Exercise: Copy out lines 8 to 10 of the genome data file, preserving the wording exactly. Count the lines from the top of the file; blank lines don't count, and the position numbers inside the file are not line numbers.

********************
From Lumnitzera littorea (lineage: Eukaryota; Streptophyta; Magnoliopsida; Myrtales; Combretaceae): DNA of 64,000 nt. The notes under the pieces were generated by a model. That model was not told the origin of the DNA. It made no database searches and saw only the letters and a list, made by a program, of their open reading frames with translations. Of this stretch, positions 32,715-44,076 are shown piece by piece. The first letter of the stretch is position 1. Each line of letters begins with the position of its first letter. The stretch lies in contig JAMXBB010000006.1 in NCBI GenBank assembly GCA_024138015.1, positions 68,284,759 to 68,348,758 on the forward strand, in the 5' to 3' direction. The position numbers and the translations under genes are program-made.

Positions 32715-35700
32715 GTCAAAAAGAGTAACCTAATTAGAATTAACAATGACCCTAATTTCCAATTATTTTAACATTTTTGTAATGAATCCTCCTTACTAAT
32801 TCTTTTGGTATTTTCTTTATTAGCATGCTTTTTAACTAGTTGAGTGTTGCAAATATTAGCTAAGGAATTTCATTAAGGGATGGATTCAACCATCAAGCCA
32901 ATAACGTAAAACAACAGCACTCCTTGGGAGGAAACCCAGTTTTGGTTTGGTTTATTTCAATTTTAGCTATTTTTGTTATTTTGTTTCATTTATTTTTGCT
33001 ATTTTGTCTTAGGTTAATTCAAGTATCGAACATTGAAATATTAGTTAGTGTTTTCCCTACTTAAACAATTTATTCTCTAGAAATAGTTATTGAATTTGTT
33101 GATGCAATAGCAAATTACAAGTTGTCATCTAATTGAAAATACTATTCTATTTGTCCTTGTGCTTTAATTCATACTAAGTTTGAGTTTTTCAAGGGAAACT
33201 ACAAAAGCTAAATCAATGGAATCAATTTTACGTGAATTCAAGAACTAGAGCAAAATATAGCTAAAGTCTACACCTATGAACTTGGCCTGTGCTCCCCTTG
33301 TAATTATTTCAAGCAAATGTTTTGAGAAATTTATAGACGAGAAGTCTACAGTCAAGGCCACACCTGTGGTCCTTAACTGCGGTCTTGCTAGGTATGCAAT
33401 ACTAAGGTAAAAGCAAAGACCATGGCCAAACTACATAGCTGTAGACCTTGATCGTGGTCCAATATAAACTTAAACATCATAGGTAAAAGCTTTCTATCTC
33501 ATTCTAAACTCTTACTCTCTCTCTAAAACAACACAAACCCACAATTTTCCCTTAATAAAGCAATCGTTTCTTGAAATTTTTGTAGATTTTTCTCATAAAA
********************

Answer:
33201 ACAAAAGCTAAATCAATGGAATCAATTTTACGTGAATTCAAGAACTAGAGCAAAATATAGCTAAAGTCTACACCTATGAACTTGGCCTGTGCTCCCCTTG
33301 TAATTATTTCAAGCAAATGTTTTGAGAAATTTATAGACGAGAAGTCTACAGTCAAGGCCACACCTGTGGTCCTTAACTGCGGTCTTGCTAGGTATGCAAT
33401 ACTAAGGTAAAAGCAAAGACCATGGCCAAACTACATAGCTGTAGACCTTGATCGTGGTCCAATATAAACTTAAACATCATAGGTAAAAGCTTTCTATCTC